Tesla Motors (TSLA) on Thursday detailed a set of software upgrades aimed at easing “range anxiety.”
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The electric car maker unveiled an in-car application that will tell Model S owners when their vehicles are running low on power to reach the nearest Tesla charging station. The app will guide drivers to Tesla’s Supercharger network, which can be found along major highways such as I-95 in the northeast.
Tesla is also offering software that will help drivers plan their trip based on the location of Tesla’s Superchargers. The updates will be available for download wirelessly.
Chief Executive Elon Musk teased the announcement in a message on Twitter earlier this week, saying Tesla was “about to end range anxiety.” On Thursday, Musk said the new software upgrade ensures that drivers won’t run out of range unless they do so intentionally.
The base Model S can travel up to 208 miles on single charge, according to EPA estimates. A larger battery offered by Tesla boosts range to about 265 miles.
Musk also revealed more driver assists coming to the Model S. The Palo Alto, Calif.-based company plans to expand automated steering, as well as a feature that would enable the Model S to drive itself to a location. Musk described the feature as a way for drivers to “summon” their vehicles. Owners can also send the Model S into a garage.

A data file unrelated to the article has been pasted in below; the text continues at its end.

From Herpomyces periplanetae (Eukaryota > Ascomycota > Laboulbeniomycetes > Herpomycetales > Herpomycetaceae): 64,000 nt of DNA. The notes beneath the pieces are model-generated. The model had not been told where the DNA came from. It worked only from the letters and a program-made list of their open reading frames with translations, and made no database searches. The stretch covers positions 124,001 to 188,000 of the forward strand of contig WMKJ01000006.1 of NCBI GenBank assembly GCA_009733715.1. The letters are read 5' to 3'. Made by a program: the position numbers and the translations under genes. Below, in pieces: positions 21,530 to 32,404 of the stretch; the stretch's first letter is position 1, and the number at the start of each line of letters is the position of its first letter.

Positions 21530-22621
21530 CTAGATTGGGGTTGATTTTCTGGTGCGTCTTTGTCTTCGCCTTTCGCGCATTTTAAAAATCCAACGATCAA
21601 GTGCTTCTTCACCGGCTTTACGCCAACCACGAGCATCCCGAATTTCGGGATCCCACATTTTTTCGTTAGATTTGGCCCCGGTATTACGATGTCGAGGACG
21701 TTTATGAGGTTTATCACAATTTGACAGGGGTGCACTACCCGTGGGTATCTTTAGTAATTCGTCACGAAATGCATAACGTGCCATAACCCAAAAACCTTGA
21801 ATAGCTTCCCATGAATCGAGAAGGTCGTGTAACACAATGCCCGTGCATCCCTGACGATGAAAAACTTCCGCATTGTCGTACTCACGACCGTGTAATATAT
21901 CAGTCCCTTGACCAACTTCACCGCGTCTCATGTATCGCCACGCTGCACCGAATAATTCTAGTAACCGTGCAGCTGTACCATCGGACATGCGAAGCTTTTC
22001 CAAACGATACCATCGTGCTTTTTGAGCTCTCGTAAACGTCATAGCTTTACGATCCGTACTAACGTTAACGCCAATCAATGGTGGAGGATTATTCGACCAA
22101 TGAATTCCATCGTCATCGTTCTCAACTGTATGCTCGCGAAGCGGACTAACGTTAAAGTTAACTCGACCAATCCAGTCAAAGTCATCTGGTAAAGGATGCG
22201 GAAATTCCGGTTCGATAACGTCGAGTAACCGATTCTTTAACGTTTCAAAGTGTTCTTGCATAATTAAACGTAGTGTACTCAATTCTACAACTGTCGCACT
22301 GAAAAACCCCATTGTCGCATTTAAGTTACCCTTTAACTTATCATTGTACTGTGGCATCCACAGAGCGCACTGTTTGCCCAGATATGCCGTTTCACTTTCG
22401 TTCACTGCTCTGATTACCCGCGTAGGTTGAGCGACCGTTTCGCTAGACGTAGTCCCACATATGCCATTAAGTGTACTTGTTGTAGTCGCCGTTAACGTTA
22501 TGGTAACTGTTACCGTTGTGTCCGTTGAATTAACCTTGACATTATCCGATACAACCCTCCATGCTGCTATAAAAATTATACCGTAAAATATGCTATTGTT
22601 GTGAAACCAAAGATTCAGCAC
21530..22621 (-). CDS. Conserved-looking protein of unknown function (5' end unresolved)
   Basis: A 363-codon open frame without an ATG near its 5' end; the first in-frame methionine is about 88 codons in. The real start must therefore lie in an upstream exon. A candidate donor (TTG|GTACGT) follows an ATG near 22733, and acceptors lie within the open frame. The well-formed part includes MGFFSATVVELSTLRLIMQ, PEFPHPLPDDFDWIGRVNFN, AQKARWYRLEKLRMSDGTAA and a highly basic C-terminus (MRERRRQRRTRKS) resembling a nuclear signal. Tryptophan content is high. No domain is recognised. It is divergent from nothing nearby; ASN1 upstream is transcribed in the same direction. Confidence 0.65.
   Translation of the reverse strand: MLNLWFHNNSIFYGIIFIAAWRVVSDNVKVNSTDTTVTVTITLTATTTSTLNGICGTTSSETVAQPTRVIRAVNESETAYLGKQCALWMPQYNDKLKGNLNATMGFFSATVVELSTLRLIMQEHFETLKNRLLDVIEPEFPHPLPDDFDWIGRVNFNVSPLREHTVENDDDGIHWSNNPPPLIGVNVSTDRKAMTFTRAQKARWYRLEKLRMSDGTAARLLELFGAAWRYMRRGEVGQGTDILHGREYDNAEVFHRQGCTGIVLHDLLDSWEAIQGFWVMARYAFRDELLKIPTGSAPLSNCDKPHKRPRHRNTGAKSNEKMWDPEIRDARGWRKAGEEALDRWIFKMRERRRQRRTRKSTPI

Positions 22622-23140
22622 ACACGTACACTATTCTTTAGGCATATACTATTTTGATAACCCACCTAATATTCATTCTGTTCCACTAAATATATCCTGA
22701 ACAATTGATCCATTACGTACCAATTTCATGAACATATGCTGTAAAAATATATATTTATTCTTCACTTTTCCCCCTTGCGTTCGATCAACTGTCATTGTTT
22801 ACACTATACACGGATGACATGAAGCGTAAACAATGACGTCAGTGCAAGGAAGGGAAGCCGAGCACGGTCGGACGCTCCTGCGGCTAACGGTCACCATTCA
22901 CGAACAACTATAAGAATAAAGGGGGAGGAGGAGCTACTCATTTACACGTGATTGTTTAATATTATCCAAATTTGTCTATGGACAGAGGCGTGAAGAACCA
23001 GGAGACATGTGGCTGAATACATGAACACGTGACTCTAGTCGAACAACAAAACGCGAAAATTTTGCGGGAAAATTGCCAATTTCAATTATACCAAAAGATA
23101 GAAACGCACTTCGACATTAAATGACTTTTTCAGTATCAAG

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Late in 2014, Tesla began rolling out an “Autopilot” package that includes automatic braking and lane-keep technology. With Autopilot, the Model S can drive itself inside its land and change lanes when drivers use the turn signal.
In about three months, a software update will add Autopilot features to all Model S sedans manufactured since October. Those vehicles were built with the necessary sensors.
Other automakers like General Motors (GM) are readying similar technology. In the new Cadillac CT6 due out late this year, GM plans to incorporate a “Super Cruise” feature that allows the sedan to effectively drive itself on highways.
Tesla shares were down 1.2% at $198.22 in recent trading.
The stock got a boost Wednesday when New Jersey Gov. Chris Christie signed a bill that allows Tesla to operate up to four dealerships in the state.
Tesla has been at odds with car dealerships over the company’s direct-sales model. Many states have franchise laws, which require automakers to sell vehicles through independent dealers. Tesla remains prohibited from opening stores in states including Texas and Arizona, although consumers can still order Tesla vehicles online.